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Microsoft Security Bulletin MS03-018 - Important

Cumulative Patch for Internet Information Service (811114)

Published: May 28, 2003 | Updated: May 30, 2003

Version: 1.1

Originally posted: May 28, 2003
Updated: May 30, 2003

Summary

Who should read this bulletin:
Customers hosting web servers using Microsoft® Windows NT® 4.0, Windows® 2000, or Windows® XP.

Impact of vulnerability:
Allow an attacker to execute code of their choice

Maximum Severity Rating:
Important

Recommendation:
Customers hosting web servers using Microsoft® Windows NT® 4.0, Windows® 2000, or Windows® XP should install the patch at the earliest opportunity.

Affected Software:

  • Microsoft Internet Information Server 4.0
  • Microsoft Internet Information Services 5.0
  • Microsoft Internet Information Services 5.1

Non Affected Software:

  • Microsoft Internet Information Services 6.0

End User Bulletin: An end user version of this bulletin is available at: http://www.microsoft.com/athome/security/update/bulletins/default.mspx.

General Information

Technical description:

This patch is a cumulative patch that includes the functionality of all security patches released for IIS 4.0 since Windows NT 4.0 Service Pack 6a, and all security patches released to date for IIS 5.0 since Windows 2000 Service Pack 2 and IIS 5.1. A complete listing of the patches superseded by this patch is provided below, in the section titled "Additional information about this patch".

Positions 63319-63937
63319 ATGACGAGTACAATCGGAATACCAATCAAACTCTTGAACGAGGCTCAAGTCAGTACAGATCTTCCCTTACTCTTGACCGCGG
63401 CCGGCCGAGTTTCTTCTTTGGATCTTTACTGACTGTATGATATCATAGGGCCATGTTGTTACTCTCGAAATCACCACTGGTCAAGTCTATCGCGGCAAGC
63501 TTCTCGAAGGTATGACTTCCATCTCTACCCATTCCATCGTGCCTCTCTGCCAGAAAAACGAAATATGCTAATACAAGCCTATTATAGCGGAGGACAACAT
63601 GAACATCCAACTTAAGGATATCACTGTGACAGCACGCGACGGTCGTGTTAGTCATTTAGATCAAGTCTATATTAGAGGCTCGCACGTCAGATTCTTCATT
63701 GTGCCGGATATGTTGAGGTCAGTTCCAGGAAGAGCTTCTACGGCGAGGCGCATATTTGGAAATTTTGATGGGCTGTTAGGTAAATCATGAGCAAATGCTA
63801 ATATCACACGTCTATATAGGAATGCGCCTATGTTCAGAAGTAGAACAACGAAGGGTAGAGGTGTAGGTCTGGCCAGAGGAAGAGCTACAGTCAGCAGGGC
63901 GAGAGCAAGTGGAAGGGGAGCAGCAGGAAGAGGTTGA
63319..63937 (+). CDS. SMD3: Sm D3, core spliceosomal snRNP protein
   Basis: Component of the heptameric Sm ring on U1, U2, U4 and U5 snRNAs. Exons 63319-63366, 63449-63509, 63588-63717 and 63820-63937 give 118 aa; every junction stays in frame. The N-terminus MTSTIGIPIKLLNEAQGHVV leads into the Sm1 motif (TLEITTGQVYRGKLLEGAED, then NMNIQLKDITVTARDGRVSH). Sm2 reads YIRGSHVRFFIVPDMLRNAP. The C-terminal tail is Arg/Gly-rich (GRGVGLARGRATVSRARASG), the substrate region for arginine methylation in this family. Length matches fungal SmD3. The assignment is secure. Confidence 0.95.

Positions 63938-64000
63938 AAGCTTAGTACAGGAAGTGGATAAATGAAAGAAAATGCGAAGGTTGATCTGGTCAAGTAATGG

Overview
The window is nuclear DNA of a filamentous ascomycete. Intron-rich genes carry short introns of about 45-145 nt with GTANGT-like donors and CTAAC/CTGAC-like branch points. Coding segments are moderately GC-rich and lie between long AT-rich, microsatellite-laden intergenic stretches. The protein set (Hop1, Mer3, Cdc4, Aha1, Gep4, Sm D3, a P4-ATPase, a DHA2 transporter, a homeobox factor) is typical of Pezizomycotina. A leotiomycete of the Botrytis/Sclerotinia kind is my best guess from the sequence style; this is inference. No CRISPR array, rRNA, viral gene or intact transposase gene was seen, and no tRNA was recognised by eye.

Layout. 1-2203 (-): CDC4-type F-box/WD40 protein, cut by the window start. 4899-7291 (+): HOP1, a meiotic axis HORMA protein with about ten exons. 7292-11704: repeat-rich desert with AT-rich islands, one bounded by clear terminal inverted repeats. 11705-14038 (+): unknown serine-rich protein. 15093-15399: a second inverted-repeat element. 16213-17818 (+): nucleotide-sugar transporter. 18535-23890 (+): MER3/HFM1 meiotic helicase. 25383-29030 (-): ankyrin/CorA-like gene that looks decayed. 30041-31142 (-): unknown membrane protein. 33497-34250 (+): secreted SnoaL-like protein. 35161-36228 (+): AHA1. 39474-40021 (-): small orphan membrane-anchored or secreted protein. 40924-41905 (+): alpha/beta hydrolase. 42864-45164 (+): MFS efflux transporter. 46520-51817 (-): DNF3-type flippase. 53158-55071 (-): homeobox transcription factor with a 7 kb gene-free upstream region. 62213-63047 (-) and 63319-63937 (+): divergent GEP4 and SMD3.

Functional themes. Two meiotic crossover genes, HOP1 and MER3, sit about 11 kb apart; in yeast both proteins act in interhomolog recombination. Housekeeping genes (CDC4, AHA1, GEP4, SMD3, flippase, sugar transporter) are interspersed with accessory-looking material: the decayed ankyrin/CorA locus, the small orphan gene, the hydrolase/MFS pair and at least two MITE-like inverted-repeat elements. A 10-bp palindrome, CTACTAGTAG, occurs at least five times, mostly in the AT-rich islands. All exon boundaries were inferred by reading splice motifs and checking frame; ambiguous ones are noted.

In addition to all previously released security patches, this patch also includes fixes for the following newly discovered security vulnerabilities affecting IIS 4.0, 5.0 and 5.1:

  • A Cross-Site Scripting (CSS) vulnerability affecting IIS 4.0, 5.0 and 5.1 involving the error message that's returned to advise that a requested URL has been redirected. An attacker who was able to lure a user into clicking a link on his or her web site could relay a request containing script to a third-party web site running IIS, thereby causing the third-party site's response (still including the script) to be sent to the user. The script would then render using the security settings of the third-party site rather than the attacker's.
  • A buffer overrun that results because IIS 5.0 does not correctly validate requests for certain types of web pages known as server side includes. An attacker would need the ability to upload a Server-side include page to a vulnerable IIS server. If the attacker then requested this page, a buffer overrun could result, which would allow the attacker to execute code of their choice on the server with system-level permissions.
  • A denial of service vulnerability that results because of a flaw in the way IIS 4.0 and 5.0 allocate memory requests when constructing headers to be returned to a web client. An attacker would need the ability to upload an ASP page to a vulnerable IIS server. This ASP page, when called by the attacker, would attempt to return an extremely large header to the calling web client. Because IIS does not limit the amount of memory that can be used in this case, this could case IIS to fail as a result of running out of local memory.